In his speech, Mr. Orbán said that when as Prime Minister he first convened the Kossuth and Széchenyi Prize Commission, his first question was where they could find fourteen or fifteen nominees every year. Then every year, he said, it transpired that his concerns were unfounded, because “our supply was never exhausted”. This, he noted, is an indication of Hungary’s true strength.
The Prime Minister quoted the Hungarian-born chemist, Nobel laureate and Széchenyi Grand Prize winner George A. Olah, who said that “We must invest in our future, and the best investment that a country can make in its future is to educate its young people”. Mr. Orbán said that these words “weigh down upon us with the force of a testament”.
The Prime Minister added that he has much to thank Professor Olah for: when in the late 2000s he visited the scientist – who passed away in the United States in March, and whose ashes were laid to rest in Budapest on Tuesday – Mr. Orbán asked him what he attributed his great record of achievement to. “I had excellent opponents”, Professor Olah replied.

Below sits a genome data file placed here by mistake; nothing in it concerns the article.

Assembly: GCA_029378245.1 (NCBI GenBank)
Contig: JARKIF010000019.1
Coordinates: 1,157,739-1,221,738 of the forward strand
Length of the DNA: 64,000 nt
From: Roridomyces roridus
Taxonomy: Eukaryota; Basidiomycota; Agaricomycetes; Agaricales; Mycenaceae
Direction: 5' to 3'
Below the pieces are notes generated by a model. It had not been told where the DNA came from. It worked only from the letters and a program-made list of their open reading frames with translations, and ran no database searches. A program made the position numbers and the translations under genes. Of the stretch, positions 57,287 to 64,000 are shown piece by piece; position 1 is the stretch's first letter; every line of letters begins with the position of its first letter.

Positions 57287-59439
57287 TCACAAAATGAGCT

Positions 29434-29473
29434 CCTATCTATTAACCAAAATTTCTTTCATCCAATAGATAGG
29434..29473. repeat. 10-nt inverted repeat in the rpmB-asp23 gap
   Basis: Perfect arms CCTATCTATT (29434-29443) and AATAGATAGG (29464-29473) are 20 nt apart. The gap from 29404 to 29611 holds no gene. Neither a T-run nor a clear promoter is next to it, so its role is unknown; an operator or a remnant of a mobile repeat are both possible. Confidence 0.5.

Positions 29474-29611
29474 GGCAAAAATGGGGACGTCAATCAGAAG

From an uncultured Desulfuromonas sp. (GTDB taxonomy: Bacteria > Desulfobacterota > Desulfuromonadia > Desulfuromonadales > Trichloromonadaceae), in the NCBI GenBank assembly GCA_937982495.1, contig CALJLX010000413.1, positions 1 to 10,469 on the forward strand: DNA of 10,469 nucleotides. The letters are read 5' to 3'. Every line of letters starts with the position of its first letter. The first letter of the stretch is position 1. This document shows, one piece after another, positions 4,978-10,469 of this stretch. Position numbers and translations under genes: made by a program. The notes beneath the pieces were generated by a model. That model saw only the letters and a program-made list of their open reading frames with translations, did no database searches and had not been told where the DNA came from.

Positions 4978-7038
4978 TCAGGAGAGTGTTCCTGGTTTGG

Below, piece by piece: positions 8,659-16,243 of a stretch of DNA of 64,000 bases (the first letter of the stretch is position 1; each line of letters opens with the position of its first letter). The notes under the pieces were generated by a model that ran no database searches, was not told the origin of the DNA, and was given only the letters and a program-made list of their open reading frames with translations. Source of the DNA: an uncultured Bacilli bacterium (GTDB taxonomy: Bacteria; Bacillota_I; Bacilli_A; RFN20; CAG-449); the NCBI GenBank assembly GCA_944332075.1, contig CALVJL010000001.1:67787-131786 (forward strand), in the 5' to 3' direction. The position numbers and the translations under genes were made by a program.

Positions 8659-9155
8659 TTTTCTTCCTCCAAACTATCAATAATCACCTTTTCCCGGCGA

“This clearly shows that even a master of the practically incomprehensible chemical sciences can say something that can be useful to a politician”, the Prime Minister noted.
Mr. Orbán also spoke about the fact that the Hungarian nation spent centuries in the “backyard” of other empires, and has been haunted by prophecies such as “our language and memory will both be forgotten” and “we will become dissolved in the sea of surrounding peoples”.
“And when the twentieth century dawned on us, we realised that this prophecy could in fact come true”, he said. There was only one possibility left for the Hungarian people, who had been left without kinsfolk, had been stripped of their resources and made the plaything of the Great Powers, he said: to prove their own vitality. And the way a nation can prove this, he declared, is with “added value” – achieved through scientific results of an international standard and of international acclaim. “We are proud of you, who – in defiance of Johann Gottfried Herder’s prophecy of our doom – have accepted the mission that we must all continue to undertake, even in the twenty-first century”, the Prime Minister declared.